Earlier versions of Internet Explorer included feature tokens defined using the Pre-Platform and Post-Platform keys part of the user-agent string during the HTTP negotiation process. Over time, this lead to overly long user-agent strings, which in turn created problems for certain web servers. Problems usually appeared when user-agent strings were longer than 256 characters.

As of Internet Explorer 9, the user-agent string no longer includes feature tokens during HTTP negotiation. Feature tokens are included in the value returned by the userAgent property of the navigator object. Applications that rely on the earlier behavior should be modified accordingly.

You can also override certain tokens of the user-agent string by adding values to the following registry key.

UserAgents on Internet Explorer (registry workaround)

The default value of the User Agent key replaces the application name and application version tokens reported in the user-agent string. Be aware that the first seven characters are used for the application name, and the remaining characters specify the application version token.

The Compatible, Platform, and Version values replace the corresponding tokens in the user-agent string. Additional tokens can be added to the user-agent string by using the Registry Editor to create new string values under the Pre-Platform key or Post-Platform key. The value name should be the complete token; the value data is ignored.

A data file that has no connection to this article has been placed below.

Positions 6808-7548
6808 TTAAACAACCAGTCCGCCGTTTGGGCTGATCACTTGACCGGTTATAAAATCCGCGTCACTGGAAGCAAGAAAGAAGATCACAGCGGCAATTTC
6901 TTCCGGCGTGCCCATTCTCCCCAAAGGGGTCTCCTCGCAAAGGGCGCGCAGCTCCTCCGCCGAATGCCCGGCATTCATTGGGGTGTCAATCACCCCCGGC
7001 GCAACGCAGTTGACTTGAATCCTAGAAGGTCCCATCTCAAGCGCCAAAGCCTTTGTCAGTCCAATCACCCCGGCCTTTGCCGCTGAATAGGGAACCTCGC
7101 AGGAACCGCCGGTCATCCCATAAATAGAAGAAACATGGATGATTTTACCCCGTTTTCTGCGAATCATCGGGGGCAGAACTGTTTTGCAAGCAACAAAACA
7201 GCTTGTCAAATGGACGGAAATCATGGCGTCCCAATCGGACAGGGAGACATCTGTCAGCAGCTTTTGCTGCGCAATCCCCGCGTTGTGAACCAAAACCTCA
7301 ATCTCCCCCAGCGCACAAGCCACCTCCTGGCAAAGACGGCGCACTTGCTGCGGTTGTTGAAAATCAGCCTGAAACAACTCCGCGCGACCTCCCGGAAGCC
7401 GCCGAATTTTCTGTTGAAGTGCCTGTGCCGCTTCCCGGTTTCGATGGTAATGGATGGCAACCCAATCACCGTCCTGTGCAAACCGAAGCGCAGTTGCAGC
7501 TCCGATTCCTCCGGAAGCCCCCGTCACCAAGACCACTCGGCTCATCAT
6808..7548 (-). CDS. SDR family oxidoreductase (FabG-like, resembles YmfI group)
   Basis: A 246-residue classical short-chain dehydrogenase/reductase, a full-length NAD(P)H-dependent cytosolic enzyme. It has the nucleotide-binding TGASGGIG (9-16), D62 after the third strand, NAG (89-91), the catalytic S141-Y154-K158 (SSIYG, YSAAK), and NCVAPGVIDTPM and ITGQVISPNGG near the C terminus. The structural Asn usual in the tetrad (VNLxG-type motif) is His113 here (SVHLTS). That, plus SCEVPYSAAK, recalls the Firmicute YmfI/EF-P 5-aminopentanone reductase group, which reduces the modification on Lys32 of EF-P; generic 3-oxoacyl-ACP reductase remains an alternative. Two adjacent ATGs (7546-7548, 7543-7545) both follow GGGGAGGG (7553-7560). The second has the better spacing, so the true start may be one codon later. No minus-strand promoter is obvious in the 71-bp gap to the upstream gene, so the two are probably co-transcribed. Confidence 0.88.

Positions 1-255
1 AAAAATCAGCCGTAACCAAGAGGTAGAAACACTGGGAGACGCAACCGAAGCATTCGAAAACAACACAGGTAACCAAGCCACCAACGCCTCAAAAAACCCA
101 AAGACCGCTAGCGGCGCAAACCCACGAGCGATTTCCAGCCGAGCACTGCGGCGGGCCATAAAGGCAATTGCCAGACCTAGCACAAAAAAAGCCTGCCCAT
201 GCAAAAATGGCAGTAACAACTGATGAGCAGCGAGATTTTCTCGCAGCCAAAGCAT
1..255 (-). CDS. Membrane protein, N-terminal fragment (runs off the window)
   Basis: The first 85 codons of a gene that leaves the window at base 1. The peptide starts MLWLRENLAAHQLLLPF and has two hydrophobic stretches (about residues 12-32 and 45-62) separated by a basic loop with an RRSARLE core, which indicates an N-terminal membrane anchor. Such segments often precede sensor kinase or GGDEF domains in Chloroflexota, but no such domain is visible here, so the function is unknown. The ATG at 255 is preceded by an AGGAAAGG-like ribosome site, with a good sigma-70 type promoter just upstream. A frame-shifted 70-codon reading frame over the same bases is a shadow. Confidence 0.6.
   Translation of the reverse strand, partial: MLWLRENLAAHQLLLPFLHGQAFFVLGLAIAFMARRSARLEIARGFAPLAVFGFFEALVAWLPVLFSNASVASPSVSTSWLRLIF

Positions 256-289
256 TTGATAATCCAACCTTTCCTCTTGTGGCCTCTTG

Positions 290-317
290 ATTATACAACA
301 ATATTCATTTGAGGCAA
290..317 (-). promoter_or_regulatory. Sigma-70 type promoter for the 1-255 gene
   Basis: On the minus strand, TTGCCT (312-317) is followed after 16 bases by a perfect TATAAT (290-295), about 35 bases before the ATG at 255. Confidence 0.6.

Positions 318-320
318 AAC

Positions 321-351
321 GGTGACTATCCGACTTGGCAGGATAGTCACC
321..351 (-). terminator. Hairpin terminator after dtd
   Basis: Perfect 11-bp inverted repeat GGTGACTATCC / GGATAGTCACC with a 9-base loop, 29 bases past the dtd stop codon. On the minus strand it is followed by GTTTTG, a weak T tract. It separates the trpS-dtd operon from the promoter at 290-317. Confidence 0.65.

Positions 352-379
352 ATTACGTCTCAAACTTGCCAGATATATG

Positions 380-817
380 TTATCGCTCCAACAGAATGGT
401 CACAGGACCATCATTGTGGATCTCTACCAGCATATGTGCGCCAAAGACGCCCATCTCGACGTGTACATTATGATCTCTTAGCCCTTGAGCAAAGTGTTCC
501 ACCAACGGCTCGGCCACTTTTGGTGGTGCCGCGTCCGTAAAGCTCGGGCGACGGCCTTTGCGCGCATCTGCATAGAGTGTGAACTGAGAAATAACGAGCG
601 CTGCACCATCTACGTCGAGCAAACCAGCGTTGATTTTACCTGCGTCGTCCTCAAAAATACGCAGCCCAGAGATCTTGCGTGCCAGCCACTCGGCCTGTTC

Tokens added to the Pre-Platform key appear before the platform token in the final user-agent string. Tokens added to the Post-Platform key appear after the platform token in the final user-agent string. Multiple tokens in either the Pre-Platform key or Post-Platform key are displayed in an unpredictable order.

Parsing the User-Agent String

The most common way to detect Internet Explorer is to use client-side scripting to parse the user-agent string and extract the version number from the version token. The following example shows the preferred way to do this with JavaScript.

function getInternetExplorerVersion()

// Returns the version of Internet Explorer or a -1
// (indicating the use of another browser).
var rv = -1; // Return value assumes failure.
if (navigator.appName == 'Microsoft Internet Explorer')
var ua = navigator.userAgent;
var re = new RegExp("MSIE ([0-9]{1,}[\.0-9]{0,})");
if (re.exec(ua) != null)
rv = parseFloat( RegExp.$1 );
return rv;
function checkVersion()
var msg = "You're not using Internet Explorer.";
var ver = getInternetExplorerVersion();
if ( ver > -1 )
if ( ver >= 8.0 )
msg = "You're using a recent copy of Internet Explorer."
msg = "You should upgrade your copy of Internet Explorer.";
alert( msg );

As you review this example, please note the following:

A regular expression extracts the version number from the user-agent version token. Regular expressions let you specify optional conditions to match, so that you can match a larger number of version tokens, not just those that match a strict set of conditions.

The version number extracted from the version token is formally converted to a numeric value. Care must be taken because pre-release versions of Internet Explorer typically add letters to the version token. For example, the version token for pre-release versions of Internet Explorer 7 was "MSIE 7.0b".